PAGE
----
where the affected party is not reasonably able to prevent or overcome the event or circumstance.
Relief under a force majeure clause may have some of the following consequences:
the ability to suspend performance for the duration of the force majeure event;
relief from liability for the non-performance or delay while the event continues;
the requirement for the affected party to take all reasonable steps to mitigate the consequences of the event;
an extended time period for performance;
a right for one or (more usually) both parties to be able to terminate the contract if the event continues beyond a specified period.
There must be causal impact between the relevant event and the impact on the affected party’s business. The event must also be beyond the affected party’s control and prevent the affected party from being able to perform their obligations under the contract.
Force majeure clauses need to be assessed based on the terms of the contract and the circumstances affecting performance. A high standard usually applies before a party can claim relief under a force majeure clause. If a party seeks to rely on an event that does not qualify then their failure to perform could be a breach of the contract that entitles the other party to damages or the right to cancel the contract for repudiation and sue for damages.
Given the fact-specific nature of force majeure events, a party raising a force majeure and seeking to be relieved from liability is likely to result in a dispute unless the application is clear. We recommend you seek advice to ensure you comply with the terms of a force majeure event and mitigation, notice and consultation obligations.
Could COVID-19 be a ‘force majeure’ event?
Force majeure clauses need to be assessed on a case-by-case basis and the specific wording of the provision will need to be carefully reviewed. By way of example:
it seems unlikely that COVID-19 would fall under definitions such as natural disaster or civil unrest;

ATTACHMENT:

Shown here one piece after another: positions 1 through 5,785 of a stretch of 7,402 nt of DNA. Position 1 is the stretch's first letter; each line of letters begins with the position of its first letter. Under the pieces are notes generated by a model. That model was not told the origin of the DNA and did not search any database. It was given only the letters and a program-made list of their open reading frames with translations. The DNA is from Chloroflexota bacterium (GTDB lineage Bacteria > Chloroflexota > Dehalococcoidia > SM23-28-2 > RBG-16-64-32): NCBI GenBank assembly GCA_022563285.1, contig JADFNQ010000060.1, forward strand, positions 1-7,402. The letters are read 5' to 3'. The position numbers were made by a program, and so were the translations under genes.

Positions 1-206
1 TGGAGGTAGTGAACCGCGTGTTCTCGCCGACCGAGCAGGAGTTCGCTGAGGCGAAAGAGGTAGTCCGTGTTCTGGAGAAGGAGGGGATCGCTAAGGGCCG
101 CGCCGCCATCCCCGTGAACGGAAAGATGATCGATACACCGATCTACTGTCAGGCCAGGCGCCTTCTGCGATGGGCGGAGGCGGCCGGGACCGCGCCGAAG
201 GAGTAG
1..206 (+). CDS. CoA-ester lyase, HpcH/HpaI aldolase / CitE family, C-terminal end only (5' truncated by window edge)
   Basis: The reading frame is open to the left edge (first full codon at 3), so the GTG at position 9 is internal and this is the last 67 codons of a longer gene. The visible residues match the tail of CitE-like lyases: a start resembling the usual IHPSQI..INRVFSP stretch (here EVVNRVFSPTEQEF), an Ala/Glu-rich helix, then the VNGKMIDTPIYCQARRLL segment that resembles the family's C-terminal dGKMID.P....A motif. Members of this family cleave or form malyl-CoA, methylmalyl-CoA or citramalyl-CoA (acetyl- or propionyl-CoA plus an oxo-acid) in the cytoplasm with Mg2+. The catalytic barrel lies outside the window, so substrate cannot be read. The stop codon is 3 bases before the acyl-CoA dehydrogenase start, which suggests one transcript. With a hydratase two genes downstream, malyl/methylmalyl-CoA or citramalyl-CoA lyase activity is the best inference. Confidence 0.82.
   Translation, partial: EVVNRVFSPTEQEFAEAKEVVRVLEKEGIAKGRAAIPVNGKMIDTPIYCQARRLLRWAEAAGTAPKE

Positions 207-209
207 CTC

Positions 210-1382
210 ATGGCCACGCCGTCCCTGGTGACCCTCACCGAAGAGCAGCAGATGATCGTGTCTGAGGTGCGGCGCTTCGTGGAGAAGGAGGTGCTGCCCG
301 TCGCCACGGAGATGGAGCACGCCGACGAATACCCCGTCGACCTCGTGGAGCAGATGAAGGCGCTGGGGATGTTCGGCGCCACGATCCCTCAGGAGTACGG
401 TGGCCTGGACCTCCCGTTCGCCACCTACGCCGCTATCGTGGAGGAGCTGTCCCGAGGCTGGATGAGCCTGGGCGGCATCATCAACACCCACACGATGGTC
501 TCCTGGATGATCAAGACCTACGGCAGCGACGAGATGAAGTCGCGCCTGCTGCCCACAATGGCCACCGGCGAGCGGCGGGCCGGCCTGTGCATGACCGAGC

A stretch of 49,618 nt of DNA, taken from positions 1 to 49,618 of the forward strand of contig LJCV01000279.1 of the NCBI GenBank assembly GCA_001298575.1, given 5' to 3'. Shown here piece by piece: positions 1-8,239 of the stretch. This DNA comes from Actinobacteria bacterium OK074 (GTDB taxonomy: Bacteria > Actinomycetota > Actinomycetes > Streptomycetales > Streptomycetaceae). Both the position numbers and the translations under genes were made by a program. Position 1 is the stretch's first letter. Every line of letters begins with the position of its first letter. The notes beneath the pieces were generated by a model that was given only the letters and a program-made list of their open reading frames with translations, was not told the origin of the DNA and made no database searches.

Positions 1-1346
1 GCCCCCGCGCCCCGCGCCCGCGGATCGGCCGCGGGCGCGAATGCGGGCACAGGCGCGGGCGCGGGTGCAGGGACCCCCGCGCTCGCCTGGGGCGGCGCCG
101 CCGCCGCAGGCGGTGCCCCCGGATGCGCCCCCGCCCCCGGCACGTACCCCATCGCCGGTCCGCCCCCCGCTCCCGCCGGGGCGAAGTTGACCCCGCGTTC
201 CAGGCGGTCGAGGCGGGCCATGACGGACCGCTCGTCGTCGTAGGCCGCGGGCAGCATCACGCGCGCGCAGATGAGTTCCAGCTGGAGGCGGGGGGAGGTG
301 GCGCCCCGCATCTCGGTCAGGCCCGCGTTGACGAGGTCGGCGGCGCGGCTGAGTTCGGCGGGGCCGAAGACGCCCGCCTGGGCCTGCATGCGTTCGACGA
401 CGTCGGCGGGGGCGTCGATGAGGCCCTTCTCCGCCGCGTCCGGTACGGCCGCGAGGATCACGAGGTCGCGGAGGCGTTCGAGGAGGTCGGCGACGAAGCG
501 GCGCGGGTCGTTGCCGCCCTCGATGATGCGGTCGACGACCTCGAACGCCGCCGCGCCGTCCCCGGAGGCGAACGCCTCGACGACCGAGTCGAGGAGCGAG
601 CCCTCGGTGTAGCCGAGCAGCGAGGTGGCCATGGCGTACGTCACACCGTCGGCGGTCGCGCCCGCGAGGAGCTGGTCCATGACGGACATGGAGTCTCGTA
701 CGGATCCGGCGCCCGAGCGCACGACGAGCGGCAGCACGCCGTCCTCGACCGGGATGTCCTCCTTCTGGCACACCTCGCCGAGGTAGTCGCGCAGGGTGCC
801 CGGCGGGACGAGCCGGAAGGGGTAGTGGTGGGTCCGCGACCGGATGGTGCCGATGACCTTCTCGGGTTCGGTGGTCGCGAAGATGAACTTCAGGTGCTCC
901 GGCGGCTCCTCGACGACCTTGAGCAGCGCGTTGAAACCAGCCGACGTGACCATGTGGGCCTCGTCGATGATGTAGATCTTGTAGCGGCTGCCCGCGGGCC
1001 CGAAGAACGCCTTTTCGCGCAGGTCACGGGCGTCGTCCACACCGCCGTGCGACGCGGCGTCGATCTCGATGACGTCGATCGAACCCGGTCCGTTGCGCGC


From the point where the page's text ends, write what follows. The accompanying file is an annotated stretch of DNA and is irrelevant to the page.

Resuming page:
COVID-19 could fall under definitions such as disease, epidemic or Act of God;
severe restrictions that may be imposed on businesses to stop the spread of the virus may be sufficient (but early restrictions are not legally enforceable);
it is unlikely to be enough for a party to claim that performance has been rendered impossible because they have voluntarily taken precautions in their business, such as employees going into voluntary isolation.
Termination under the doctrine of frustration
Frustration may apply where there has been an unforeseen event that has occurred that renders the performance of a contract impossible, or fundamentally different from what the parties had originally intended. Like force majeure, the event must be beyond the reasonable control of the parties to the contract.
Establishing frustration can be difficult and the courts have set a high threshold in their assessment of whether a contract has been frustrated. It is not enough that an affected party suffers mere hardship as a result of an event occurring. The parties need to show that they never agreed to be bound by the terms of the contract when they have become fundamentally different due to the event occurring. And that the event is not covered by a force majeure clause (or elsewhere in the contract).
Could the doctrine of frustration apply to contracts in the context of COVID-19?
For frustration to apply, the impact of COVID-19 on a business must be so significant that the affected party to the contract can show that they never agreed to be bound by the terms in the fundamentally different situation after the event has occurred. The success of termination of a contract through a frustration argument in this context would depend on the terms of the contract and the specific circumstances.
There is a risk of repudiation of contract if the terms and circumstances are not considered carefully and a frustration claim is made when it is not available. It will be important to get advice.
COVID-19 brings with it a range of employment law issues that employers should turn their mind to as soon as possible. Our employment law team has published an article that gives insights in into the following COVID-19 employment law issues:
health and safety in the workplace;
self isolation and leave arrangements;
restructuring and force majeure; and
government assistance package (also summarised below).